Digital & Social Media

From Hellish to Hell Yeah: College Football’s Rebranded Postseason

From Hellish to Hell Yeah: College Football’s Rebranded Postseason

Reworking an ailing brand requires patience, creativity and a thick skin. So says someone who should know – Michael Goff, president of Premier Sports Management (PSM), the Kansas-based company tasked with revitalizing College Football’s postseason from Bowl Championship Series to College Football Playoff. Below, Goff shares some insights on rebooting one of college athletics’ most criticized and unpopular brands.

  • Be willing to start from scratch. Goff and his team set out to learn as much as they could about opinions of the BCS: good, bad and ugly. It wasn’t easy to hear, but it was necessary. “We had to know fan attitudes in order to fully understand where we needed to take the new brand,” said Goff. “We quickly realized that this had to be an exercise that distanced the new organization from all of the negativity about BCS, and that it did us no good to link anything back to that former brand.”
  • Research. Research again, then do more research. PSM met with all of college football’s constituencies, conducted focus groups and looked at what other iconic brands were doing. “We did a ton of secondary research to find out as much as we could about (a) fans of college football and (b) what other sports and entertainment brands had done with their naming and visual identity,” said Goff. “Finally, we conducted focus groups – four markets with one group each of avid fans and casual fans. All of that was used to guide the process and our recommendations.”
  • Trust your gut – and those focus groups you commissioned. The new brand name came relatively easily. Focus groups and fans immediately loved the simple “College Football Playoff.” The logo and visuals were tougher. Goff notes the “visual identity is more of a crapshoot as you develop a look based upon all of the various needs” of potentially conflicting groups, including advertising, retail and player apparel, on-field, digital, etc. His advice: “You just review the various options and ultimately make a decision.” The initial design received mixed reviews – an anticipated situation. “Media and (the public) are seeing it in a static setting – not in how it ultimately will be used,” Goff said. “It wasn’t until the recent playoff happened and we all saw the visual identity in place did we know that it worked – really, really well.”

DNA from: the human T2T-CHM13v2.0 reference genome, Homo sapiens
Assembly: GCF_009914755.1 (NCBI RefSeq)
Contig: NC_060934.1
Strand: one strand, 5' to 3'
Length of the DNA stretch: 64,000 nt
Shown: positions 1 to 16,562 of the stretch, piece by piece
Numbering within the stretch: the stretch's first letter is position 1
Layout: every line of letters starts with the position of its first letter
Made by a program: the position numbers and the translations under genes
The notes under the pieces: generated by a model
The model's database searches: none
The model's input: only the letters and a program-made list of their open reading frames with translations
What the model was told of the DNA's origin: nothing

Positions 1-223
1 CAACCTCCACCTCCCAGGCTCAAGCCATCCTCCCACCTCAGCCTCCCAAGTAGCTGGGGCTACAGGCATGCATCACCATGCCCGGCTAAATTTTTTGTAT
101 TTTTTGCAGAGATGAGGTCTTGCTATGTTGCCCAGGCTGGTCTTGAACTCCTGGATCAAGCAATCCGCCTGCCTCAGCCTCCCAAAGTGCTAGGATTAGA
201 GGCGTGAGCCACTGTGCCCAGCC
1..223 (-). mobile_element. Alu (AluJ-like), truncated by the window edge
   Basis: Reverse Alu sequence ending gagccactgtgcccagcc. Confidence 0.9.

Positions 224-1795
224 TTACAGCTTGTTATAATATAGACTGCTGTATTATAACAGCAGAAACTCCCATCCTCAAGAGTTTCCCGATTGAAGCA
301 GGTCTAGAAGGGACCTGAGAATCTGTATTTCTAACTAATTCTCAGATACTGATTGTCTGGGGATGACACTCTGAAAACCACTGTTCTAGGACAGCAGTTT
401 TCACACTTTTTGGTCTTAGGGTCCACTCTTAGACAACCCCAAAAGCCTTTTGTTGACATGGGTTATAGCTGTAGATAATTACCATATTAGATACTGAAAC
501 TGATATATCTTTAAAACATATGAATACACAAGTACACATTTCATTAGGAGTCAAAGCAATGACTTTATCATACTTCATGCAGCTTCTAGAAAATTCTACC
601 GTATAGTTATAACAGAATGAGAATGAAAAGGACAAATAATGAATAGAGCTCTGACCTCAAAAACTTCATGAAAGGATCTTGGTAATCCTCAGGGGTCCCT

• Know your market. Luckily for PSM, college football fans and viewers are diverse. “You design for a broader audience than, say, X Games, which would be aimed more at teens or millennials,” Goff said. “We know that different age groups and interest groups care about different things as it relates to college football. What we designed worked, we felt, across all segments.” Goff believes the brand is simple, yet elegant, and “is different than other sports properties, thus making it distinctive.”
  • Set benchmarks to measure your success – and try not to gloat (too much). The national championship game this year was the most watched cable TV program ever. The playoff games were the highest rated bowl games ever. While it wasn’t an easy process, Goff succinctly sums up the rebranding’s success: “It’s hard to argue with those numbers!”

Photo credits: College Football Playoff logo and BCS logo (


About the author

Maggie Sieger is an award-winning journalist and former Time Magazine correspondent, published also by Reuters, the Chicago Tribune, Entertainment Weekly, Realtor Magazine and Readers Digest, among others. She is the author of Deep in the Heart, the First 50 Years of Duchesne Academy. Sieger currently works as a freelance writer and media consultant in Saint Louis, Mo.

Media Bank

  • National Championship Trophy

    National Championship TrophySource: Premier Sports Management

  • National Championship Matchup

    National Championship MatchupSource: Premier Sports Management